On 14th November, The Mentor Ring held a Healthy Eating session hosted by Sri Gandham. Sri’s special interest is weight management. She is a dietician who deals with patients suffering from Diabetes. Sri discussed a range of topics related to Diabetes, healthy eating and losing weight. Firstly, she asked the following:
What is your main concern?:
- Is it weight gain?
- Is it Diabetes?
- Is it medication that you are on?
- Is it exercise that you wish to do but cannot?
Sri explained why gaining or losing weight is important for us to understand.
Insulin resistance is when insulin is not able to open our cells to insert the glucose. Once we gain weight, the cells get covered with fat, and the “key” to our insulin receptor no longer fits.
Type 2 Diabetics often ask, If I lose weight, will my Diabetes get better? The simple answer is yes. If you are taking medication for Type 2 Diabetes, it is possible to come off your medication if your Diabetes goes into remission. This is when your blood sugar levels fall into the non-diabetes range without any medication.
Many people ask, What is healthy eating?
The truth is, it’s all about calories and carbohydrates. There is no such thing as a “bad food”. You can eat what you want, as long as you know the correct portion size. Remember that even if you only eat fruit, you can still gain weight. The key is getting the right amount of calories and carbohydrates. Knowing your food groups will help. And count your calories (kcal). If you exceed the number of calories recommended, you will gain weight. Bodyweight is a balance between food and activity. Whatever we eat, we spend through physical activity.
If you dread exercise, change the phrase to “physical activity” or “being active”. Even walking around the house during the advert break of your television programme counts as physical activity or being active.
Here are some tips for healthy eating:
Potato chips cooked in a frying pan are high in calories because we add oil to them. Boiled potatoes are a healthier option.
Again, fried rice is high in calories because we add oil to it. Boiled rice is a better option.
Some fruits can be high in calories, especially if you exceed the recommended dose. A portion of fruit should be only 80 grams. If you eat more vegetables, they will help to fill you up. Most vegetables are lower in calories than fruit. However, it is still important to eat fruit. A good way to think is that your fruit and vegetables should contain as many of the colours of the rainbow as possible.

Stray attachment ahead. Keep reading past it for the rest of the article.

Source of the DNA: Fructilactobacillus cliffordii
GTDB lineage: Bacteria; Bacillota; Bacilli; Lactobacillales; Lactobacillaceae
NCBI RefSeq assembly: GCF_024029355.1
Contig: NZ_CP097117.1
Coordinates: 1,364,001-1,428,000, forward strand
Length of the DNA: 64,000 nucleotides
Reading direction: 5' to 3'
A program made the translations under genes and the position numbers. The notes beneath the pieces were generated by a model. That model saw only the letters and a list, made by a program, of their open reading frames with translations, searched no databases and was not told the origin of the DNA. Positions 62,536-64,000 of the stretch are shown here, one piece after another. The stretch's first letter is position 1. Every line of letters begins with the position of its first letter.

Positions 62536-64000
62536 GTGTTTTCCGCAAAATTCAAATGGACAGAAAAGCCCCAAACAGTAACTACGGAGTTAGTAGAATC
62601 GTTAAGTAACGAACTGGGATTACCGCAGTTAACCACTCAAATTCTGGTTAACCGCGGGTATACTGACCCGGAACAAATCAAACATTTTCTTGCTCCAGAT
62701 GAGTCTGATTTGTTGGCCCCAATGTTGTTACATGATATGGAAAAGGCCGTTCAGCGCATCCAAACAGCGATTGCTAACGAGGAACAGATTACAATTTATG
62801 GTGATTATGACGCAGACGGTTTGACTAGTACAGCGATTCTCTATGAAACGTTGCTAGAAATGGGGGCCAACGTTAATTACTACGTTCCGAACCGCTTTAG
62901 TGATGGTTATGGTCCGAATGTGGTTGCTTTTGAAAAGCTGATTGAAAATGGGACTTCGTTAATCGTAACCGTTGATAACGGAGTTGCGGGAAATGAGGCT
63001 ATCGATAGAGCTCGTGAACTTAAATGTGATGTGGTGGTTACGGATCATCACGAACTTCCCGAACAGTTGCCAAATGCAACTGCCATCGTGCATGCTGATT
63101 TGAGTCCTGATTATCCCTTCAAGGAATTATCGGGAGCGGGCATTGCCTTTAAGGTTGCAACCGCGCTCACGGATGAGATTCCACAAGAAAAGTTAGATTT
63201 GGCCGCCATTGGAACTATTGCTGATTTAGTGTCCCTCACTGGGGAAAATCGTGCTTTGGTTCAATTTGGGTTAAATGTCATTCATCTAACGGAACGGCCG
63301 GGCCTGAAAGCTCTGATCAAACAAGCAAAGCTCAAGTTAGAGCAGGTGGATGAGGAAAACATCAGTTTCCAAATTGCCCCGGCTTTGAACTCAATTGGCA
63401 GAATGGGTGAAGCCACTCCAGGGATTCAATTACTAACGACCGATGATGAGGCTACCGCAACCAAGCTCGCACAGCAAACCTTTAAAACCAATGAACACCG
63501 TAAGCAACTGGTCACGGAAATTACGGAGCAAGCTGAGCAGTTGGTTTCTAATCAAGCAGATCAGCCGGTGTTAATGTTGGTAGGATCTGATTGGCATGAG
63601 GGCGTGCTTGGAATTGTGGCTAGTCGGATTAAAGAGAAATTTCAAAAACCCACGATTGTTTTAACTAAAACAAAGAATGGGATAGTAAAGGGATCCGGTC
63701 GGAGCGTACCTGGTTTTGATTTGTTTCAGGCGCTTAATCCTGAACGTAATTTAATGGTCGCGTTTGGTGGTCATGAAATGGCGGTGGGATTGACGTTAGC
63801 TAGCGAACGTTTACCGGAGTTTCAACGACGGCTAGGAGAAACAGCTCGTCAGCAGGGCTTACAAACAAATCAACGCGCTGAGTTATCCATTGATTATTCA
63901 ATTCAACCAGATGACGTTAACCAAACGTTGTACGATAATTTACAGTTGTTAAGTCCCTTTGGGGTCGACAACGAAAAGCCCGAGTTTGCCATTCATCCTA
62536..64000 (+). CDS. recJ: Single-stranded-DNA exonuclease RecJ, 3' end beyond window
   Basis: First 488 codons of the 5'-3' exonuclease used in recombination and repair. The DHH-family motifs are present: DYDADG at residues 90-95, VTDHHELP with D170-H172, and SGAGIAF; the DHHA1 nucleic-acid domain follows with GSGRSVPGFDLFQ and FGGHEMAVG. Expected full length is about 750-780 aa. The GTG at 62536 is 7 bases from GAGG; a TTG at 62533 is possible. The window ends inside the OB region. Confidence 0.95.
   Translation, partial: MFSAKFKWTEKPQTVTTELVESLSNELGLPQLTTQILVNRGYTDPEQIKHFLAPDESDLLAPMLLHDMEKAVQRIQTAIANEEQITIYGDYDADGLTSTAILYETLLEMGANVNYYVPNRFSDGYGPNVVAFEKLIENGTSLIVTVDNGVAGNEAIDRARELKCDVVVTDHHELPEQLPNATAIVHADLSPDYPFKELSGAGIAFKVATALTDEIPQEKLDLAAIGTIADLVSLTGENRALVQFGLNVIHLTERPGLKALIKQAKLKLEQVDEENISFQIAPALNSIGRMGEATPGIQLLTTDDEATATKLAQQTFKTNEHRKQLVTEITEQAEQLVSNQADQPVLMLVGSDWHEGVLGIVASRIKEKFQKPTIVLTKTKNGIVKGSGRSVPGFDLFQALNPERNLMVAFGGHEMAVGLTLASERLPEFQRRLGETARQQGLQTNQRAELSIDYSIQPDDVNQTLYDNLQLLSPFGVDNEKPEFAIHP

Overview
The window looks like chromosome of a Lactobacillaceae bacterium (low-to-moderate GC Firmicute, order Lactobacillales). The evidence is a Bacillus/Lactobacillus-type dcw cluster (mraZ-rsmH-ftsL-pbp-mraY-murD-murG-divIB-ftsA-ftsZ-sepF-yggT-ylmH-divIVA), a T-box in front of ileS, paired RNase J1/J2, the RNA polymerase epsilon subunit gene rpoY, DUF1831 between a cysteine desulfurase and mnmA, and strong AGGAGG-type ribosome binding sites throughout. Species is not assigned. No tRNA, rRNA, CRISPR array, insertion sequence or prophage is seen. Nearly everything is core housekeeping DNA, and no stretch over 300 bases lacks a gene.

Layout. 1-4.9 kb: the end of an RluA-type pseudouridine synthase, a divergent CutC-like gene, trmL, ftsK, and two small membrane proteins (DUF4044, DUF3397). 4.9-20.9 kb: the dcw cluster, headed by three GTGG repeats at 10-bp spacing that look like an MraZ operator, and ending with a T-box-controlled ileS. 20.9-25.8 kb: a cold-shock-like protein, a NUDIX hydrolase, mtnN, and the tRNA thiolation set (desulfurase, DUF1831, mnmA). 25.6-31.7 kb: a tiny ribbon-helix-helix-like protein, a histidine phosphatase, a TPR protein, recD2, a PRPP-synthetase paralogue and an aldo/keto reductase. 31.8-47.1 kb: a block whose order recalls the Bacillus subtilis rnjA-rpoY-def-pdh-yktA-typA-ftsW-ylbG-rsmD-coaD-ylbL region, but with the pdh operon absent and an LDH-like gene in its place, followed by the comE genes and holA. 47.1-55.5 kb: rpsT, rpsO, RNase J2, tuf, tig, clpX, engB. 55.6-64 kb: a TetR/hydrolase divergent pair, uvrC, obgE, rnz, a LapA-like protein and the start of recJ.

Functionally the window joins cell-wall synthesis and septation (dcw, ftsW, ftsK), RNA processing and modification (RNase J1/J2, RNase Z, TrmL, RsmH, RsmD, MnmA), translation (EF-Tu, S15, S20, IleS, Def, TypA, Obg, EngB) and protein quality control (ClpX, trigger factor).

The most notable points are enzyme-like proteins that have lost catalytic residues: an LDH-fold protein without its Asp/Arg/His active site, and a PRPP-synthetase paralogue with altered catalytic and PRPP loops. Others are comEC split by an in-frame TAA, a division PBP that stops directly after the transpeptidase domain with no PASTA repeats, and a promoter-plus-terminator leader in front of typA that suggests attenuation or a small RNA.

Fats, including cooking oils, butter, margarine, lard, cream and hard cheese have an average of 9 kcal per gram.
Protein, such as meats, fish, beans, soy and Quorn have an average of 4 kcal per gram.
Carbohydrates, such as starch and sugar have an average of 4 kcal per gram.
Alcohol has an average of 7 kcal per gram.
When reading a label on food packaging, note the following:
- Calories (kcal)
- Carbohydrates (Take note of the main number, NOT the number “of which sugars”)
Try changing your eating habits slowly. Change one thing at a time, and watch your eating habits evolve.
For example, you could start by changing from full-fat milk to semi-skimmed milk. And if you already drink semi-skimmed milk, you could try skimmed milk. But if you don’t like the taste of skimmed milk, you could try Arla Best of Both milk (BOB milk). It is lower in calories than semi-skimmed milk, but tastes just as good. Although, it is slightly more expensive.
Or, you could check your bread and work out the calories and carbohydrates per slice. Then, you could find a healthier option.
You could change the way you cook. Maybe you could add pulses or beans, use less oil, or even bake.
When it comes to snacks, these should be no more than 100 kcal, and the carbohydrates should be between 10 – 12. Be mindful that three digestive biscuits are equal to a 20-minute jog or a 40-minute walk. And a large doughnut can have as many as 400 calories.
Reduce salt (sodium) in your diet. Try using lemon juice, pepper or herbs as an alternative.
Drink 6 – 8 cups of fluid per day. A couple of these could be caffeinated, but most should be either plain water or sugar-free drinks.
Sri had some excellent advice for Goal setting:
1 With each small accomplishment comes great enthusiasm.
2 Goals are a preview of future events and experiences in your life. (Mark Victor Hansen)
3 The most important thing about goals is having one. (Geoffry Abert)
4 Believe you can, and you’re halfway there. (Theodore Roosevelt)
Finally, Sri reminded us to be positive and look for a solution. Here are some websites that may be useful:
www.diabetes.org.uk Search Diabetes UK. This website is good for learning more about Diabetes.
www.mydesmond.wales This website supports you in managing your Type 2 Diabetes.
www.nutrition.org.uk The British Nutrition Foundation is good for healthy eating and eating on a budget.
www.BHF.org.uk The British Heart Foundation has excellent information regarding eating on a budget.
www.nhs.uk The NHS website has a page called “20 tips to eat well for less”. To find this information on their site, simply type the above into their search feature.
With plenty of advice this session, there should be something for everyone to guide you on your way to a healthier lifestyle. Whether it be changing something you eat, visiting a new website for advice, or even memorising a quote to help you feel more positive, we hope you will feel more confident about being a healthier “you”.